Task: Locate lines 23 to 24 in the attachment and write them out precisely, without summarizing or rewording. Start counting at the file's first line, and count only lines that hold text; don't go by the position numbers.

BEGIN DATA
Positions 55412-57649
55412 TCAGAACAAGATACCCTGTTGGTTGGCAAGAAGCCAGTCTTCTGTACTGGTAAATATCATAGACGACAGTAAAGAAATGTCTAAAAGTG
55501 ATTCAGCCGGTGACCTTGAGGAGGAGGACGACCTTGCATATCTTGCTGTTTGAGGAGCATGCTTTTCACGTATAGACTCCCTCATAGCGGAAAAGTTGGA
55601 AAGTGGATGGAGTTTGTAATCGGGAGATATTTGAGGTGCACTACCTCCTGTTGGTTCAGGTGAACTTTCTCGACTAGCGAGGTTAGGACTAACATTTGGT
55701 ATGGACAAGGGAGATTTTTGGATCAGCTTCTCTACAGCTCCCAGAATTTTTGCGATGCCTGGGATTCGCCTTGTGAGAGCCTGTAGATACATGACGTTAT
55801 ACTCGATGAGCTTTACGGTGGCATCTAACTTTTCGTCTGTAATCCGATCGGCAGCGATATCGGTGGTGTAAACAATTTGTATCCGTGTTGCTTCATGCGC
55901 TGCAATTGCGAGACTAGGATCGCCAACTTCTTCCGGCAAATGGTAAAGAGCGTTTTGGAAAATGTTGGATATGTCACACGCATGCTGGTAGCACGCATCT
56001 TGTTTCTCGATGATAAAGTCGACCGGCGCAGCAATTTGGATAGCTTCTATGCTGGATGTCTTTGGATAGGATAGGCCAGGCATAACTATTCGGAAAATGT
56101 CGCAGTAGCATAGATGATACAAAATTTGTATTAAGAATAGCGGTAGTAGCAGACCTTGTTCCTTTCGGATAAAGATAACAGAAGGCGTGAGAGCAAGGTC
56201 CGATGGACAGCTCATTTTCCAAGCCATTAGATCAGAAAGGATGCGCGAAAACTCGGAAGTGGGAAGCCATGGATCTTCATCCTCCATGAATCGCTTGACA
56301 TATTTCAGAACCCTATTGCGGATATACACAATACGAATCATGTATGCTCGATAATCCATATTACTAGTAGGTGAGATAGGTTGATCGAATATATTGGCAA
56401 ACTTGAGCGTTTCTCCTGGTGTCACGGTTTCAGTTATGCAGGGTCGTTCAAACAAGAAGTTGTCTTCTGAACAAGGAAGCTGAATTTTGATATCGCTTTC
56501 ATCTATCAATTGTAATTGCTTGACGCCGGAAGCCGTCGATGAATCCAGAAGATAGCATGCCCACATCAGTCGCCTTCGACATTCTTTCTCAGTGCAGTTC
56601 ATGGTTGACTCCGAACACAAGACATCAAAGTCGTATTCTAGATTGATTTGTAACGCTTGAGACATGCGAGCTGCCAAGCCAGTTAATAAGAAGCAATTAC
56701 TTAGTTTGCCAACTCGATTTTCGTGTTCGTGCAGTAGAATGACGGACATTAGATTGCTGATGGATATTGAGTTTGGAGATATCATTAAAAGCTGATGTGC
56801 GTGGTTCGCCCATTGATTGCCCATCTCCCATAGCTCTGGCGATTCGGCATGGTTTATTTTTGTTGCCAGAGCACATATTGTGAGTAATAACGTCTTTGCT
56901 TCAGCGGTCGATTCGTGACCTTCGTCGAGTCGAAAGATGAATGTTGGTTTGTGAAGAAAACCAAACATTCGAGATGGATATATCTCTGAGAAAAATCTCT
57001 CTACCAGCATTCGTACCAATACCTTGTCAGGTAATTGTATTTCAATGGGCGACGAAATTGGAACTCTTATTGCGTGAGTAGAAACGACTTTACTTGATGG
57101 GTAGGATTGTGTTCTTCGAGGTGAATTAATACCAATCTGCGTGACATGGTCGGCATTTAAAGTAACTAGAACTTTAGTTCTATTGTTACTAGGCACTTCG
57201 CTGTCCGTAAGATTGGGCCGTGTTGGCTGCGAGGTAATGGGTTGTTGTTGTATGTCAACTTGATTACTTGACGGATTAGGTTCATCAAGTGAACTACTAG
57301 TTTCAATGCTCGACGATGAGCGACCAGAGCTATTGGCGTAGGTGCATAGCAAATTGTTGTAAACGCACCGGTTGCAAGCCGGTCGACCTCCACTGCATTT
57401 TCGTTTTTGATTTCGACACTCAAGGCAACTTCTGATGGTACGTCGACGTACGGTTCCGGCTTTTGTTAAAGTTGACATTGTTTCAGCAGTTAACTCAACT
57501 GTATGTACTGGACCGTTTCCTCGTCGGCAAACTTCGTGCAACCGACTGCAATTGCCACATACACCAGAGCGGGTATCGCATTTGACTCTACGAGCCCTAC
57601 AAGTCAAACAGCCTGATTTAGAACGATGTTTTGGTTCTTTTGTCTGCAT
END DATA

57501 GTATGTACTGGACCGTTTCCTCGTCGGCAAACTTCGTGCAACCGACTGCAATTGCCACATACACCAGAGCGGGTATCGCATTTGACTCTACGAGCCCTAC
57601 AAGTCAAACAGCCTGATTTAGAACGATGTTTTGGTTCTTTTGTCTGCAT